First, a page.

It was November 23, 2012. Go ahead and have a seat. Karl is picked up by two investigators. He's brought to the Seneca county sheriff's office into an interview room. You can see in that interview that Karl's very comfortable with them. I think it's the 23rd, but you know what? Let me check. We want to be sure about this. The investigators are very -- they read his Miranda rights. We're obligated to read you your rights, I don't want you to get nervous by it, because we do everything by the book, okay. So you have the right to remain silent. Anything you say can and will be use you against a court of law. Most of the questions we asked, we already knew the answers to. It was just going to be how Karl was going to answer them. You haul him in an begin asking questions. How many different stories did he have? Three. What was version one? Version one was essentially the same story that was in the original report. Karl would tell detectives that after he returned home from that funeral with Cindy that he walked out into the garage and discovered his son Levi crushed underneath that truck. Went out there and found him. You know, then we went to the What do you mean you found him? I found him dead. Karl knows that they know something. He doesn't know the extent of what they know. Now here's the thing, you confessed to your wife. I lied to my wife. You have her wired? Yes, we do. It's all recorded. I thought you did. One thing became very clear is that he liked to talk, and he liked to talk about his favorite subject, which was him. You mind if I stand up? No, no. Karl is talking about his history in the air force. We knew you were in the air force. And I tore three of them. He's going through, basically, a complete narrative of his life. We sitting back down again? I am. I'm 100% disabled. He wants to keep reverting to talking about the pain in his back and how his back's bothering him, and woe me. Forget about that his son's died and his wife's died. Let's worry about Karl and his back problem here. That bad, huh? You guys don't know. It was typical of him trying to get sympathy throughout the whole interrogation. There's one thing that stuck in my mind that came from Cindy Karlsen. Her exact words were, "He's a sympathy junkie." And as we got into the latter part of the interview, I gave him a lot of sympathy, and a lot of hands-on contact, and that did work. Roughly three hours into the interview, his version two starts. Version number two was what? When he went back into the garage to see Levi, he was already dead. The truck already had fallen over, and I found him dead. You went out and the truck was rolled over on him. Yeah. And I -- Panicked. I don't know. So you panic in the what regard? I left. Now, did you run over and call medical help, call 911, get help? No, I didn't do anything. . Was there a phone in the garage, or a cell phone? No, I went to the funeral. So he saw his son dead and trapped under the truck and still left for the funeral? Yes. Version two is far more ridiculous than version one. Instead of screaming for help, going to get help, he simply goes, takes advantage of the situation and says, well, okay, It was an accident. I blame myself every day. He returns and flips and goes crazy and starts screaming for help. I love that kid more than -- because I knew he was struggling. I knew he went through what I went through as a kid. You know? I would give my life for that kid. I think throughout the interview he was convinced that he was going to convince us -- I mean, he had reason to think that way. He had gotten away with it for a long time. The interview ultimately lasts for nine hours. They put on the pressure harder. Mind if I move my chair down here? Sure. Karlsen asks to move his chair, right, he moves his chair, puts it in the corner of the room. Both investigators have literally backed him into a Did you tell Cindy -- asked if you pushed the car over, she ask you, did it push hard? Do you remember telling her, "No, it pushed easy"? I don't remember ever. Could have you said that? I could have -- If it's on the audio tape -- It is, then I said it, yeah. You keep pushing, and yet a third story emerges. Let it out. Let it out. Let it out. I'll walk with you, man. I'll walk with you. Was it just a split-second thing? I felt like I was getting close with him. It's almost like a physical thing. You can almost feel it. I thought he was close to telling me something more about what really happened that day. And it would turn out that Karl Karlsen would have one more version of this story. He said that when he went out to that garage that his son Levi was still alive and was actually working on the truck. I would never hurt him. I couldn't. It was an accident. I opened the truck door. Okay. I opened the truck door because I had to get inside to move the linkage for the Truck. And when I did it tipped, and it just -- Fell over. Now, you see Karl what just happened? We've gone from he was dead when you walked in there to it fell when you opened the door. So take the final step. There is no more. I stepped in the truck and the Thing fell. And I was just Scared I don't know why. I can't imagine walking away and leaving your child dying on the floor. They were going to a funeral. Yes. And yet many would argue he just created one right here in his garage. We know the real version is version four, the untold version, where Karl jacked it up, got Levi to get under there and with all his force, pushes the truck over on him, and causes this truck to crash down onto Levi. What kind of parent or father would push a truck over on their own child and let them suffer and die underneath that truck? That evening after the interview of Karl, we arrested Karl for the murder, murder in second degree and for the insurance fraud. I remember thinking, well, that one in California needs to be looked at certainly harder than it was. I went to go visit him. I was like, I know that you killed my mother. And he smiled like a Cheshire cat and he said, it's been 22 years, they haven't caught me yet and they're not going to. It's the 11:05 endless-orders Migraine Medicine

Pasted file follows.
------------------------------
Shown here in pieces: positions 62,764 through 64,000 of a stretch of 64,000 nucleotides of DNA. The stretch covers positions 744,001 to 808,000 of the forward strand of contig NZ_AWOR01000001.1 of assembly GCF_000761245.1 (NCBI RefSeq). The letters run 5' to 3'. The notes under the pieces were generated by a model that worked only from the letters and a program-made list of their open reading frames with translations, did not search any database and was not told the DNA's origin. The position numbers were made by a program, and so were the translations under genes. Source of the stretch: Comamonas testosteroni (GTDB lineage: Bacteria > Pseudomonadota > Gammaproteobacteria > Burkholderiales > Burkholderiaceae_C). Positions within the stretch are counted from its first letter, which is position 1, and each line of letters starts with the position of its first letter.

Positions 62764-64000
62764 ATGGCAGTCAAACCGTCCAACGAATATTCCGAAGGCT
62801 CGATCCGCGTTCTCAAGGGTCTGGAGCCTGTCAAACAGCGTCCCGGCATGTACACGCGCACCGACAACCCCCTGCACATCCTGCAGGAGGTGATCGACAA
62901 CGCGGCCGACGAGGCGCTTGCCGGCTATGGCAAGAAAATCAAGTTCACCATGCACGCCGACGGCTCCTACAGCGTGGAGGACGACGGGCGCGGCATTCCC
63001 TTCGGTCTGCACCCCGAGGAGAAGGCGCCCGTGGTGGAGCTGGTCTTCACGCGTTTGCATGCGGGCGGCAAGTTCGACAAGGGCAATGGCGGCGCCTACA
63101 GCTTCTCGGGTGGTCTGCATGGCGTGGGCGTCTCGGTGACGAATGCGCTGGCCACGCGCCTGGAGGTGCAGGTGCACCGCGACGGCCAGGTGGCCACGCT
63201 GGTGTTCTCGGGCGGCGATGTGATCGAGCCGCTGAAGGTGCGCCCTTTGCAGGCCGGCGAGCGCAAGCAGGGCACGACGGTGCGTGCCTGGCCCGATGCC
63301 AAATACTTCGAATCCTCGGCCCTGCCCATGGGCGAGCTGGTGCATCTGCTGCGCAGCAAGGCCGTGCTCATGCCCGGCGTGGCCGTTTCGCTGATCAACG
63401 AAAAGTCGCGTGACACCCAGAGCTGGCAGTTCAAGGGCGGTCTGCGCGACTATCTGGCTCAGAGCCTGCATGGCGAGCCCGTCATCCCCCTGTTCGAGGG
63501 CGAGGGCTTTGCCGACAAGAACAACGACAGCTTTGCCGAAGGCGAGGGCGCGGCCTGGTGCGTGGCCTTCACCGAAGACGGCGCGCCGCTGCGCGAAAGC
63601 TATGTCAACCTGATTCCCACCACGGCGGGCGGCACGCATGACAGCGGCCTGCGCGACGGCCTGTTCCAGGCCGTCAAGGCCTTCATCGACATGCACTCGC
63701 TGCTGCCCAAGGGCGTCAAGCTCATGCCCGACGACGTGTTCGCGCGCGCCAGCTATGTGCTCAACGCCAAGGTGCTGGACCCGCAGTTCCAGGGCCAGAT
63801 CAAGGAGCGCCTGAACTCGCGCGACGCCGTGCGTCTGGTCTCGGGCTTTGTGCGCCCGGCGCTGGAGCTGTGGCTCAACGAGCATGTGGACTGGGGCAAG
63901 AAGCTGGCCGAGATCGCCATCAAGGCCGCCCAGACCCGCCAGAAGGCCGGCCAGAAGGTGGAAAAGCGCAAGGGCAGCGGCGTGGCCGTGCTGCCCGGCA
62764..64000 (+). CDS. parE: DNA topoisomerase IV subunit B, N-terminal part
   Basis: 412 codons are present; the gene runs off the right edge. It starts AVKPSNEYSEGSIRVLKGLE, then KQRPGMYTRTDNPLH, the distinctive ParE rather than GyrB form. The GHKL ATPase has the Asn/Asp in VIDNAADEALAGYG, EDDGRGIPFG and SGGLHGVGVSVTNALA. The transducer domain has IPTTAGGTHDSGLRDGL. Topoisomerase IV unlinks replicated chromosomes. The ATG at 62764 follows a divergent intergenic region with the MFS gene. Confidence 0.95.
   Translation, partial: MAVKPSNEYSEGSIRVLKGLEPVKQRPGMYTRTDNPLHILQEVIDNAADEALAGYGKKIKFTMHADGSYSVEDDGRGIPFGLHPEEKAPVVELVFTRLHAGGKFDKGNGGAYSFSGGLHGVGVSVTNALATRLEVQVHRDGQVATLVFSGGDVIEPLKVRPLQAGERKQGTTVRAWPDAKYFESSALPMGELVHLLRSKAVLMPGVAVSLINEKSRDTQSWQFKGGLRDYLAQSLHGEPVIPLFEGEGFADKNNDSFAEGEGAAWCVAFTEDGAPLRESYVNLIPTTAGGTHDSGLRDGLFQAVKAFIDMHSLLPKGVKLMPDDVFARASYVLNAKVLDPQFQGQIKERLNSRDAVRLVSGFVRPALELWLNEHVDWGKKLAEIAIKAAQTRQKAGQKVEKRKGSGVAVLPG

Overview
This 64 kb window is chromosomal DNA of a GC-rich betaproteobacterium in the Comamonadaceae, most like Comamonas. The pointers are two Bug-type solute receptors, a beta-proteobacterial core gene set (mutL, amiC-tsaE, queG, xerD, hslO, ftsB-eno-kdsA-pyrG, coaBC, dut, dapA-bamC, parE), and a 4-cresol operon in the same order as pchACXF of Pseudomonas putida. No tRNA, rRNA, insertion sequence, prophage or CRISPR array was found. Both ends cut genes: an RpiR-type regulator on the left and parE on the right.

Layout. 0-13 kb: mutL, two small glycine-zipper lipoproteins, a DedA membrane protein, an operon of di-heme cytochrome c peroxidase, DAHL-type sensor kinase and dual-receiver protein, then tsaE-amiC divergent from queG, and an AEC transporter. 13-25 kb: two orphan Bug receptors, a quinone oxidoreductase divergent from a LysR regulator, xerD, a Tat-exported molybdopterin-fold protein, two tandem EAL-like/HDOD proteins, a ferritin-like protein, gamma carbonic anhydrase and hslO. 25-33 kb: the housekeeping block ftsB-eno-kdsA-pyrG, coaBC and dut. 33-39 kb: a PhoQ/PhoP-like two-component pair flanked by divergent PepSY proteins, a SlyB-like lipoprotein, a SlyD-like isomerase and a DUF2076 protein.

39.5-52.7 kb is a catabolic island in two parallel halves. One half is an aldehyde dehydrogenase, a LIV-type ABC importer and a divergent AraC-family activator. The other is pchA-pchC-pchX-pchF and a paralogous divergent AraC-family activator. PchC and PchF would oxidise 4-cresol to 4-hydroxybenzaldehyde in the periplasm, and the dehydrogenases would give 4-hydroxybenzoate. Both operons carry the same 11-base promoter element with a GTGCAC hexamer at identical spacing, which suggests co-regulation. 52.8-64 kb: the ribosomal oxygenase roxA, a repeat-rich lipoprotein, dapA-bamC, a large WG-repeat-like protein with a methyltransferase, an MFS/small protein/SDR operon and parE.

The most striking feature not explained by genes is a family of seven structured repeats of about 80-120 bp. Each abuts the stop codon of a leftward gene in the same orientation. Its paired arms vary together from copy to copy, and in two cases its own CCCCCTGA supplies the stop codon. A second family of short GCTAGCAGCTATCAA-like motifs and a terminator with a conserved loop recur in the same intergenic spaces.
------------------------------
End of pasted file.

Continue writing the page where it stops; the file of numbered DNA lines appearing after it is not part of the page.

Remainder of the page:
This transcript has been automatically generated and may not be 100% accurate.